“Because of his personal demons, Keith has imploded everywhere he’s worked,” Fox spokeswoman Irena Briganti told the New York Times. “From lashing out at co-workers to personally attacking Bill O’Reilly and all things Fox, it’s obvious Keith is a train wreck waiting to happen. … [W]e hope he enjoys his paranoid view from the bottom of the ratings ladder and wish him well on his inevitable trip to oblivion.”
Today, the Office of Management Budget projected a $296 billion federal deficit for fiscal year 2006. Bush held a press conference arguing that this is a vindication of his economic policies.
Actually, it would be the fourth largest deficit of all time. Here’s the top five:
1. 2004 (George W. Bush) $413 billion
2. 2003 (George W. Bush) $378 billion
3. 2005 (George W. Bush) $318 billion
4. 2006 (George W. Bush) $296 billion (projected)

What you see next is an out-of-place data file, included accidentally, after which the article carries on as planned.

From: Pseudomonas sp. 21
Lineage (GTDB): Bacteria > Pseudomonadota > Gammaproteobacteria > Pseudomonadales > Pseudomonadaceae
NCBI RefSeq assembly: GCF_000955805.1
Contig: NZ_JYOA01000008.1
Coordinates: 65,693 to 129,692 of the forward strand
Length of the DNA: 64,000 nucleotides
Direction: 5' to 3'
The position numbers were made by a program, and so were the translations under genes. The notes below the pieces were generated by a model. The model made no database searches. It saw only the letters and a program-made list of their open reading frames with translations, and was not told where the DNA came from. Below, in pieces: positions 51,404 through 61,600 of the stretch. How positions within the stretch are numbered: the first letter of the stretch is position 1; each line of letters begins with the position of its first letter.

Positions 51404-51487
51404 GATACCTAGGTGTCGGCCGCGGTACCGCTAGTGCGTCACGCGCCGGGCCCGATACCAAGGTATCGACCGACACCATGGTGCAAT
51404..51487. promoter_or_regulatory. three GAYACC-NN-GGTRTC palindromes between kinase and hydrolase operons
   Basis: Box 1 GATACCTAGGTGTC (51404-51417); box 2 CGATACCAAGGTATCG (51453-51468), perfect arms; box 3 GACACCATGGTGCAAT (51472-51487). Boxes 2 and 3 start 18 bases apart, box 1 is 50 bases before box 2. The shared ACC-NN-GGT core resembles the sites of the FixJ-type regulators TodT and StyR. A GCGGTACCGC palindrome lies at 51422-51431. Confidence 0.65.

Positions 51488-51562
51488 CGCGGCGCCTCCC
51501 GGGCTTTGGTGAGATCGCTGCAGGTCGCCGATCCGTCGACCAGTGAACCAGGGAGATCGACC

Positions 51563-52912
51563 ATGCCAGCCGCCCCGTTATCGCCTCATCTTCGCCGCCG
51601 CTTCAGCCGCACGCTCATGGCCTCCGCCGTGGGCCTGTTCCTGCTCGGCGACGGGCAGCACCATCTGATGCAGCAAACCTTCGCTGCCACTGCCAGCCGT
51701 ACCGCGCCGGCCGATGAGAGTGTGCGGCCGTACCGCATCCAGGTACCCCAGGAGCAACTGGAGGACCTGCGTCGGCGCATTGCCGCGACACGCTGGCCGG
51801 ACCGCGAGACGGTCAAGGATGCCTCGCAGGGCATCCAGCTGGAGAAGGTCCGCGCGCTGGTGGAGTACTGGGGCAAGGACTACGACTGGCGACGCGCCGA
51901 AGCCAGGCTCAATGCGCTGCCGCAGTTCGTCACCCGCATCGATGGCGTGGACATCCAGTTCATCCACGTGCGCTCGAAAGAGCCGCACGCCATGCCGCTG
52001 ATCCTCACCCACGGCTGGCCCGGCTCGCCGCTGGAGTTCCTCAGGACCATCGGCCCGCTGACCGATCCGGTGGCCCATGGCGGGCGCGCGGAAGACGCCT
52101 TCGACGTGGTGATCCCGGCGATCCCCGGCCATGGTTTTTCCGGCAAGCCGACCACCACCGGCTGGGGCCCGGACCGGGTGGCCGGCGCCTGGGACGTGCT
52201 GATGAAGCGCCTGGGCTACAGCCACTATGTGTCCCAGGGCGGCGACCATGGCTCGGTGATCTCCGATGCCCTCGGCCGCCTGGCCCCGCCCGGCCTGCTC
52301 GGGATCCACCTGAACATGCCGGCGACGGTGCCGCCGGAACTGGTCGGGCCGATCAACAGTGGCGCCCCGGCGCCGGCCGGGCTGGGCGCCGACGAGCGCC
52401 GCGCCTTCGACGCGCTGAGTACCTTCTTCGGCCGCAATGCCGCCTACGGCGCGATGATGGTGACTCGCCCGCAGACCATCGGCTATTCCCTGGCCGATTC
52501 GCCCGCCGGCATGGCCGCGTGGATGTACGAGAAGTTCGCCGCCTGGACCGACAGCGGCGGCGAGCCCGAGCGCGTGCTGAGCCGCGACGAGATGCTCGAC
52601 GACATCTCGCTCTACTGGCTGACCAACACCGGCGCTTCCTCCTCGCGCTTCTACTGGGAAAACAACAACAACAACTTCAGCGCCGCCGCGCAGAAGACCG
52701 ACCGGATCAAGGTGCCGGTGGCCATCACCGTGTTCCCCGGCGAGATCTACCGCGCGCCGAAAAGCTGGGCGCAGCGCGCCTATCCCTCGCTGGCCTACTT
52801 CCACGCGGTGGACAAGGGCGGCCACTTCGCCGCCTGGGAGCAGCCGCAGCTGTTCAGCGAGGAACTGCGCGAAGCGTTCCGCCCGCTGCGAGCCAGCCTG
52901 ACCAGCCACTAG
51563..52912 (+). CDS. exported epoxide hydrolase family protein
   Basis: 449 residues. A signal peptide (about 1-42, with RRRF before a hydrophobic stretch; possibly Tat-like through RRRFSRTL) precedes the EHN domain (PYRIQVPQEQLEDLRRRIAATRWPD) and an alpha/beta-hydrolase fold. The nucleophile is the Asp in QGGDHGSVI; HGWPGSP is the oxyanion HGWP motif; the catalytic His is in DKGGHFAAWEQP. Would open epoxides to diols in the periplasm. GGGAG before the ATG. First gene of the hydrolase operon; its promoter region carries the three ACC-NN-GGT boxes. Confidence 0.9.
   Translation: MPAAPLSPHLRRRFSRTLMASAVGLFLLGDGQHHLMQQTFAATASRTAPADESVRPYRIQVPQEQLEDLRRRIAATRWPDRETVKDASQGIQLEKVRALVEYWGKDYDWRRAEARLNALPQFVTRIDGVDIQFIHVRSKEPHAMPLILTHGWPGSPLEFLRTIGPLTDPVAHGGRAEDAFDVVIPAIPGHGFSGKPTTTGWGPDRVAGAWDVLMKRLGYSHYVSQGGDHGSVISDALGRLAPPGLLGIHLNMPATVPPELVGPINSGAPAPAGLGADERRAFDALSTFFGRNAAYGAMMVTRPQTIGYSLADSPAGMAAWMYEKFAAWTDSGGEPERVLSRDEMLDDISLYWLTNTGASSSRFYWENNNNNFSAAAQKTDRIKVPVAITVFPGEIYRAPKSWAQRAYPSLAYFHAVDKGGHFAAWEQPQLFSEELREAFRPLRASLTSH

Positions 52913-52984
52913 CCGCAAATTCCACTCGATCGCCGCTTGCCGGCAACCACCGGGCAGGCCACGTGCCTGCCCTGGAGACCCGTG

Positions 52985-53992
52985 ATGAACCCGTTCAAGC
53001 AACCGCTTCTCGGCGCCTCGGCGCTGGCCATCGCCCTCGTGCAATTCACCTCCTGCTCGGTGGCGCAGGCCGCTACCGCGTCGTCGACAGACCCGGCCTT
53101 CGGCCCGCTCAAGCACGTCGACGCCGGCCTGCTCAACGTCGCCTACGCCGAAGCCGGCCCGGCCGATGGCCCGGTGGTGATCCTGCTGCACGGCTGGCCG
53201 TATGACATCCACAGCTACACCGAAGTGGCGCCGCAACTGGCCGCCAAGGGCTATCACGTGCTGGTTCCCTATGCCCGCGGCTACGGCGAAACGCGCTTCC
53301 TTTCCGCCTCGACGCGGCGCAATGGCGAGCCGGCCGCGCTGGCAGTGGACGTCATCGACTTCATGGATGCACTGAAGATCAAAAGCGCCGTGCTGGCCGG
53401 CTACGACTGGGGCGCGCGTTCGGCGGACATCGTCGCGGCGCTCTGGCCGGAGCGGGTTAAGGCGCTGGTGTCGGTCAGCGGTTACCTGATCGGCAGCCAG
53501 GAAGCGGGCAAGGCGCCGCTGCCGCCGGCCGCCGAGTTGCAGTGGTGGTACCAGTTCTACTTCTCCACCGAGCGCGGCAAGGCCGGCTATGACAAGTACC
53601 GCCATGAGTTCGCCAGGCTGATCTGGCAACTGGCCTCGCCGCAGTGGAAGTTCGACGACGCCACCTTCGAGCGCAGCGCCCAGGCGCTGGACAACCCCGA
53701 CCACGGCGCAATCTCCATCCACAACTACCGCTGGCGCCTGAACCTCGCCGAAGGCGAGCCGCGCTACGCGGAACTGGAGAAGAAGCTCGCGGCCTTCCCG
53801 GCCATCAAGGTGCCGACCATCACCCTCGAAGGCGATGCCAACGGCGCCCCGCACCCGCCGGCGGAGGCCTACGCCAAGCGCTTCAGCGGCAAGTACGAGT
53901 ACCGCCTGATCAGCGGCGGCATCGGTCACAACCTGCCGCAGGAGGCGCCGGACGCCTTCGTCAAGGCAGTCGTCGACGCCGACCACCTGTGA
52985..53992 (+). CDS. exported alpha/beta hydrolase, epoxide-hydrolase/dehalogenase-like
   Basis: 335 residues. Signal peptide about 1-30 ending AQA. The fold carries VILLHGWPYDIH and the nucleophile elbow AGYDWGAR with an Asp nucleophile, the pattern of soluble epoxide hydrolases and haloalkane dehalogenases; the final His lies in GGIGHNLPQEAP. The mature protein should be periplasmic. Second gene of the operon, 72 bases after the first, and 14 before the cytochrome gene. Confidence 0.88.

5. 1992 (George H. W. Bush) $290 billion
When President Bush came into office, he inherited a surplus of $284 Billion. At that time, the Bush administration predicted a $516 billion surplus for 2006.
The fact that Bush now considers a $296 billion deficit an occasion to celebrate shows how far we’ve fallen.
“The Pentagon has decided in a major policy shift that all detainees held in US military custody around the world are entitled to protections under the Geneva Conventions,” the Financial Times reports.
Bush’s expected announcement today heralding the shrinking budget deficit is full of deception. “This will be the third year in a row that the administration put forth relatively gloomy deficit forecasts early on, only to announce months later that things had turned out better than expected.”
A federal judge ruled yesterday that the controversial seizure of records from Rep. William Jefferson’s (D-LA) legislative offices was legal. Investigators told ABC News “an indictment is likely sometime this summer.”
Sen. David Vitter (R-LA) called new guidelines from the Bush administration on hurricane protection “nothing more than another slap in the face of Louisiana.”
The Army is staying on track to meet its target of 80,000 new soldiers this year. Lowered standards have helped. The Army has eased restrictions on high school drop-outs, raised the maximum age from 35 to 42, and admitted large numbers of neo-Nazis and skinhead extremists. Read more